Rivers surround Alfred’s village, which makes the walk to and from school difficult. During the rainy season, the village is cut off from the rest of the area, and crossing the terrain and river barefoot makes it easy to contract soil-transmitted infections, like hookworm. When Alfred is not helping his family in the field, he’s playing soccer with his friends or hard at work studying at school. He hopes to one day be a teacher.
After receiving his new shoes, Alfred beamed with excitement and said, “[The shoes] make me feel happy and [help me know] that everything will be okay.”
"The great thing about an event like One Day Without Shoes is that it's so easy to participate," Mycoskie says. "We have people participating in our neighborhood and we have people participating in Qatar, Jerusalem, Australia and all around the world. Kristen Bell, Matisyahu, Morgan Spurlock and Heather Graham are participating. . .So are my parents, Kindergarten teachers, 750+ college campuses, lawyers and senators."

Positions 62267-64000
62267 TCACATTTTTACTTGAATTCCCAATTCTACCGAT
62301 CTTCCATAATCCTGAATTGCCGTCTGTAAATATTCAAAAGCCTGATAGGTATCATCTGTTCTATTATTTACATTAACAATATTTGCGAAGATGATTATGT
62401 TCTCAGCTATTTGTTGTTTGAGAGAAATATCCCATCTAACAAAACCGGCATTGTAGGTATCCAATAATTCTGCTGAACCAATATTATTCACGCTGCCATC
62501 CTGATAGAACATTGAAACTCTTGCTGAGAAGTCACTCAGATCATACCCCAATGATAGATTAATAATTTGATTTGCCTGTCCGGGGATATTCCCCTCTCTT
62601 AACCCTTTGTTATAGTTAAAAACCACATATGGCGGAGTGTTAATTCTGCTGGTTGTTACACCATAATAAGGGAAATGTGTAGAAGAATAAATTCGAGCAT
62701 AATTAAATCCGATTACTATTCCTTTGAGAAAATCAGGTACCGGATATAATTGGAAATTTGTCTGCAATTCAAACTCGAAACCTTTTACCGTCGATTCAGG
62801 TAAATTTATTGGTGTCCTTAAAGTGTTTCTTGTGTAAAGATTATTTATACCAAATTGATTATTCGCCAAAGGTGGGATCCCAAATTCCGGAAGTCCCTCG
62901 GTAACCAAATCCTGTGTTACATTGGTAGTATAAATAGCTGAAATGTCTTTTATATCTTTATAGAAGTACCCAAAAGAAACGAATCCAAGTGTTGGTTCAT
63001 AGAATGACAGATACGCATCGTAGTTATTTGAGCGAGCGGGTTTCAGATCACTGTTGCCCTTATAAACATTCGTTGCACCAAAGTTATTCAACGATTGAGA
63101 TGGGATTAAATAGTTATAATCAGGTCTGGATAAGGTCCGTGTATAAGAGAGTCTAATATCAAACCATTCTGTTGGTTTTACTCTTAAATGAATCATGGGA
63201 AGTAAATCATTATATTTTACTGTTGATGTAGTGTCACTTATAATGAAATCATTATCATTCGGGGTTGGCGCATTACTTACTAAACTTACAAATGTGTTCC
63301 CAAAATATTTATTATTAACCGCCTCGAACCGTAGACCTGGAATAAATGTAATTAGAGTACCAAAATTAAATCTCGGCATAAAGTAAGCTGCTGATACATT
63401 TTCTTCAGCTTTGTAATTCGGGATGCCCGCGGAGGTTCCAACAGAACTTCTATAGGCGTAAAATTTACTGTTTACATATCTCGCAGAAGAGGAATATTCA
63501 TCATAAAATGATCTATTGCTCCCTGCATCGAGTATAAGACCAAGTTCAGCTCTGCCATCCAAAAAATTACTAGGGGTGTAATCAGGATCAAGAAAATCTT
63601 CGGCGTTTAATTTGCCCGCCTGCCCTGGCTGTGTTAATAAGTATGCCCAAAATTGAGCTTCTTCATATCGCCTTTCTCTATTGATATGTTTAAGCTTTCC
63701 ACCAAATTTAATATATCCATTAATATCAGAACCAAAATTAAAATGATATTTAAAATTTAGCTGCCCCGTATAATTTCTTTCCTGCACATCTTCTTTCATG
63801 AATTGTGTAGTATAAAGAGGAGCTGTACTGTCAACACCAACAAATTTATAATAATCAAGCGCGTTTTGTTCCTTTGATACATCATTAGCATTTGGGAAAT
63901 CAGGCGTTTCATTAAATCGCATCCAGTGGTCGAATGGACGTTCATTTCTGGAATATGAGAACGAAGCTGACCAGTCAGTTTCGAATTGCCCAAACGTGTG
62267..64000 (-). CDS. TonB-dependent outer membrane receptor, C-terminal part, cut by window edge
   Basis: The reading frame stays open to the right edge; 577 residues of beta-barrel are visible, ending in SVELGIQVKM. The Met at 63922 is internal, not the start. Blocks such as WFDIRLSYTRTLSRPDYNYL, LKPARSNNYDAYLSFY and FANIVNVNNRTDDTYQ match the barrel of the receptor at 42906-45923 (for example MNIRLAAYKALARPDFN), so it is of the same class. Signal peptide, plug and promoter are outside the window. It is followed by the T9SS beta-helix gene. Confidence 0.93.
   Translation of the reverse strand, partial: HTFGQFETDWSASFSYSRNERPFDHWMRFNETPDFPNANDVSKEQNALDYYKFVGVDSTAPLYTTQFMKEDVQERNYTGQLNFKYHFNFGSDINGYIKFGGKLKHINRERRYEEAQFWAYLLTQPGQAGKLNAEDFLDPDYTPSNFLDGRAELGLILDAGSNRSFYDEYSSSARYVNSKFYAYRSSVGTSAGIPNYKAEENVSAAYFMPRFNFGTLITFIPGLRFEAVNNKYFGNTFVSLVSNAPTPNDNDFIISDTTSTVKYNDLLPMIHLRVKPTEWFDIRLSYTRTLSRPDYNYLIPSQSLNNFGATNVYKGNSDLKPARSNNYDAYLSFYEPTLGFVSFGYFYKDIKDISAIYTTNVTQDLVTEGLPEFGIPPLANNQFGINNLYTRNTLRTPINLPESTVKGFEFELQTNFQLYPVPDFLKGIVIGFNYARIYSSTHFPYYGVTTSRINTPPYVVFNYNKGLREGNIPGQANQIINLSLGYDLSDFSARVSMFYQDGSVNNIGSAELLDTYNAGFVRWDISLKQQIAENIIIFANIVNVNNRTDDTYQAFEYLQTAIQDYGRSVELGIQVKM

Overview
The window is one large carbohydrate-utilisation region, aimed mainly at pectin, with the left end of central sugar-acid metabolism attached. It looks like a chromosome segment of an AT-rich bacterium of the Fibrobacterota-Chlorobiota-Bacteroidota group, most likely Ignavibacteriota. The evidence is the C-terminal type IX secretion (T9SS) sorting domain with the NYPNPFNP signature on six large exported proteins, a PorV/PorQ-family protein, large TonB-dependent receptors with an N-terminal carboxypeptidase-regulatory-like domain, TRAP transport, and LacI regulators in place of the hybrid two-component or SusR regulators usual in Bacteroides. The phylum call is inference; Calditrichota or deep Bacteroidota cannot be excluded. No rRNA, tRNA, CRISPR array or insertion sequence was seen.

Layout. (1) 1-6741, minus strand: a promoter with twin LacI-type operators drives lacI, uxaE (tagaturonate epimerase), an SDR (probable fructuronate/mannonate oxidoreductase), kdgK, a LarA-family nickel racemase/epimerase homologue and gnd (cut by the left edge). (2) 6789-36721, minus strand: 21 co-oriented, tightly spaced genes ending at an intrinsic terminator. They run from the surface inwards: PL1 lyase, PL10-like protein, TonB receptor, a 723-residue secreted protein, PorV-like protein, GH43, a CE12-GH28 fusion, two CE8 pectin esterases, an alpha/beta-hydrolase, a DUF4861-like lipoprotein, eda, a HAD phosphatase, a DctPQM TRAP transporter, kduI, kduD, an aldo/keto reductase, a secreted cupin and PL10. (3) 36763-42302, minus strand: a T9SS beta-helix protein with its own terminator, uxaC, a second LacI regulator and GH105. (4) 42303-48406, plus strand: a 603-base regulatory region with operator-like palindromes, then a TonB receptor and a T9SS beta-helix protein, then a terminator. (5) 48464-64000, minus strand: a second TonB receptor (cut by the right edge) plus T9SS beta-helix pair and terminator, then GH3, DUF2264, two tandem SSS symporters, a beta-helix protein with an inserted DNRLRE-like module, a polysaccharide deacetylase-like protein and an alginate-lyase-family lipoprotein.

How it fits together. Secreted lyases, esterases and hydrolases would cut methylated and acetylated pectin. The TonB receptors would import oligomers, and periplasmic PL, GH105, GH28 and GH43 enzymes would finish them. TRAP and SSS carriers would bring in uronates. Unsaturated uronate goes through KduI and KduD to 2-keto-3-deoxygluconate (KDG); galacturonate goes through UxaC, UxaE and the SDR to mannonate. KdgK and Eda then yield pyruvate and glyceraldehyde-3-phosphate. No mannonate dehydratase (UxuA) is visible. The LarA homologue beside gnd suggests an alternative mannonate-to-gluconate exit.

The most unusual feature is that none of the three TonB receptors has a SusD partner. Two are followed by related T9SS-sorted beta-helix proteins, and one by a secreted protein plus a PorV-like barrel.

TOMS makes it easy with a full toolkit available for download and a mobile app. You can even participate virtually by blogging barefoot, using a One Day avatar for Twitter and the hashtag #withoutshoes, or switching out your Facebook profile pic to help spread awareness.
There are also many One Day Without Shoes events happening around the world; click here to search and find an event near you. In the Austin area, three events are currently scheduled: 4th - 10th grade students and teachers at Harmony School of Excellence will be going barefoot, as will students at CC Mason Elementary in Cedar Park. And at the Hill Country Galleria, Apricot Lane is raising awareness and offering a 10 percent discount for registered One Day Without Shoes participants.
I have pledged to go without shoes on April 10 — will you join me, Austin? Yes, you'll get some funny looks, and your feet will definitely get dirty, but you'll also be part of a movement that is helping provide new shoes for millions of children who need them.